Due to the remoteness of the villages where the technology has been implemented, all the inputs for establishment, such as agricultural equipment, plant material, fertilizers, etc., are purchased in Rustaq town. The expenses for traveling and delivering the inputs affect the establishment costs.

5. Natural and human environment

5.1 Climate

Annual rainfall
  • < 250 mm
  • 251-500 mm
  • 501-750 mm
  • 751-1,000 mm
  • 1,001-1,500 mm
  • 1,501-2,000 mm
  • 2,001-3,000 mm
  • 3,001-4,000 mm
  • > 4,000 mm
Specify average annual rainfall (if known), in mm:

580.00

Specifications/ comments on rainfall:

Average annual precipitation for the area was calculated as 580 mm, with minimum in dry years (2000 and 2001) of 270 mm and maximum in wet years (2009/2010) of 830 mm. The absolute maximum rainfall was calculated for 1986 as 1024 mm. The data series covers the period from 1979 to 2014.

Indicate the name of the reference meteorological station considered:

Reference meteorological station considered: Climate Forecast System Reanalysis (CFSR), http://rda.ucar.edu/pub/cfsr.html

Agro-climatic zone
  • semi-arid

Derived from the publicly available data set on length of growing period (LGP) (Fischer 2009 / IIASA-FAO). Internet link: http://tiles.arcgis.com/tiles/P8Cok4qAP1sTVE59/arcgis/rest/services/Length_of_growing_period/MapServer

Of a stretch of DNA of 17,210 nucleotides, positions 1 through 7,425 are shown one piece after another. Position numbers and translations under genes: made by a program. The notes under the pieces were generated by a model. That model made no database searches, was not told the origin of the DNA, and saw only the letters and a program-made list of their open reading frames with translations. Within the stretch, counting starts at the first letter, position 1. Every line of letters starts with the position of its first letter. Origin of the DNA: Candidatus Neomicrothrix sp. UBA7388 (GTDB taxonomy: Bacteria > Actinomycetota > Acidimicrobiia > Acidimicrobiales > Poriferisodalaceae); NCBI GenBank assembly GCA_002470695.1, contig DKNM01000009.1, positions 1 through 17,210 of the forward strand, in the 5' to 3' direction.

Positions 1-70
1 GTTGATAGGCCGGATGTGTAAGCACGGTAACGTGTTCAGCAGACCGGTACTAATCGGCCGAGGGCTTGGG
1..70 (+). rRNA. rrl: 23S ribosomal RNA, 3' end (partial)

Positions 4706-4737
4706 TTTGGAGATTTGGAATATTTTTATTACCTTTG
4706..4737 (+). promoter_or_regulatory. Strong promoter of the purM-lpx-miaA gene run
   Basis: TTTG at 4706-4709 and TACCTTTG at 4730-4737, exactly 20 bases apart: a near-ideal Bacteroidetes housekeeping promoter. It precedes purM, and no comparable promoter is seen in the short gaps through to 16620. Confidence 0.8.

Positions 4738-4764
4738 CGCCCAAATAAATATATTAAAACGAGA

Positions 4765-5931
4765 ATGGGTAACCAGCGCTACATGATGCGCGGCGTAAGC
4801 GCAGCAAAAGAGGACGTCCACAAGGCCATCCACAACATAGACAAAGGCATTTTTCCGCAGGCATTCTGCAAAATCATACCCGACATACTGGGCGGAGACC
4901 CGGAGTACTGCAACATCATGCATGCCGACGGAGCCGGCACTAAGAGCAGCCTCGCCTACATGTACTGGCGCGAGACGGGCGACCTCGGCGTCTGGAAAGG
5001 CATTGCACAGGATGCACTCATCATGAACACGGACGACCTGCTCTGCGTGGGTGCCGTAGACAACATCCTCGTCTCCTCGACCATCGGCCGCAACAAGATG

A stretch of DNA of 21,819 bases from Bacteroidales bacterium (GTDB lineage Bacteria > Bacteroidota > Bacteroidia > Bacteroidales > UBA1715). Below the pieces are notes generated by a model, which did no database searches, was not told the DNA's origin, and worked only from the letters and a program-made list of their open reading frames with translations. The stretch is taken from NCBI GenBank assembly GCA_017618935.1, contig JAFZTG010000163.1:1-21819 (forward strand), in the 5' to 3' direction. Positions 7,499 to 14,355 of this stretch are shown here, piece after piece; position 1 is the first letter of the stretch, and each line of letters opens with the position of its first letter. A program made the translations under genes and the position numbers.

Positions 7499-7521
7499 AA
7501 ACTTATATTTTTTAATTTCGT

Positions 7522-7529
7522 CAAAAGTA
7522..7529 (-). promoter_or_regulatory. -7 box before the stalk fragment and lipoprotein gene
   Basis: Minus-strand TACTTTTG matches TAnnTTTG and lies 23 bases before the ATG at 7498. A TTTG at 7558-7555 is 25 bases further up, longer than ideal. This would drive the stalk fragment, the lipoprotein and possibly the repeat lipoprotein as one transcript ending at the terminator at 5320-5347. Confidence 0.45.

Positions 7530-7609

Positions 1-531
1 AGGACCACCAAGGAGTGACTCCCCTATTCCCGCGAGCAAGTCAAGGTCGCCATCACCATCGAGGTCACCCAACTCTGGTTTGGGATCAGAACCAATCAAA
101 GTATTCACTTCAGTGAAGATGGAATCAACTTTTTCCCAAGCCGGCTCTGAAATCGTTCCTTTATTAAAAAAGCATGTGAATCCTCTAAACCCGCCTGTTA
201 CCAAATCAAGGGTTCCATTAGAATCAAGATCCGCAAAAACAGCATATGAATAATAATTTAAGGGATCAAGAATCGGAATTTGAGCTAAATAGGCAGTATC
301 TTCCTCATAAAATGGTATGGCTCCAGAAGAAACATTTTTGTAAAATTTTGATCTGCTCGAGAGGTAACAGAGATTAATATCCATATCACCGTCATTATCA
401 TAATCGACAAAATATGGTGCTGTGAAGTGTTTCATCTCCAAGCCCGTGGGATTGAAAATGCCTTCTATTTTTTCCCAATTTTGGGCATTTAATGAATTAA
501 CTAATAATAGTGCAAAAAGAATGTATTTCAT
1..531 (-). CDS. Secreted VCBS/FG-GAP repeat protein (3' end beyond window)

5.2 Topography

Slopes on average:
  • flat (0-2%)
  • gentle (3-5%)
  • moderate (6-10%)
  • rolling (11-15%)
  • hilly (16-30%)
  • steep (31-60%)
  • very steep (>60%)
Landforms:
  • plateau/plains
  • ridges
  • mountain slopes
  • hill slopes
  • footslopes
  • valley floors
Altitudinal zone:
  • 0-100 m a.s.l.
  • 101-500 m a.s.l.
  • 501-1,000 m a.s.l.
  • 1,001-1,500 m a.s.l.
  • 1,501-2,000 m a.s.l.
  • 2,001-2,500 m a.s.l.
  • 2,501-3,000 m a.s.l.
  • 3,001-4,000 m a.s.l.
  • > 4,000 m a.s.l.

5.4 Water availability and quality

Ground water table:

5-50 m

Availability of surface water:

medium

Water quality (untreated):

good drinking water

Is water salinity a problem?

No

Is flooding of the area occurring?

Yes

Regularity:

episodically

Comments and further specifications on water quality and quantity: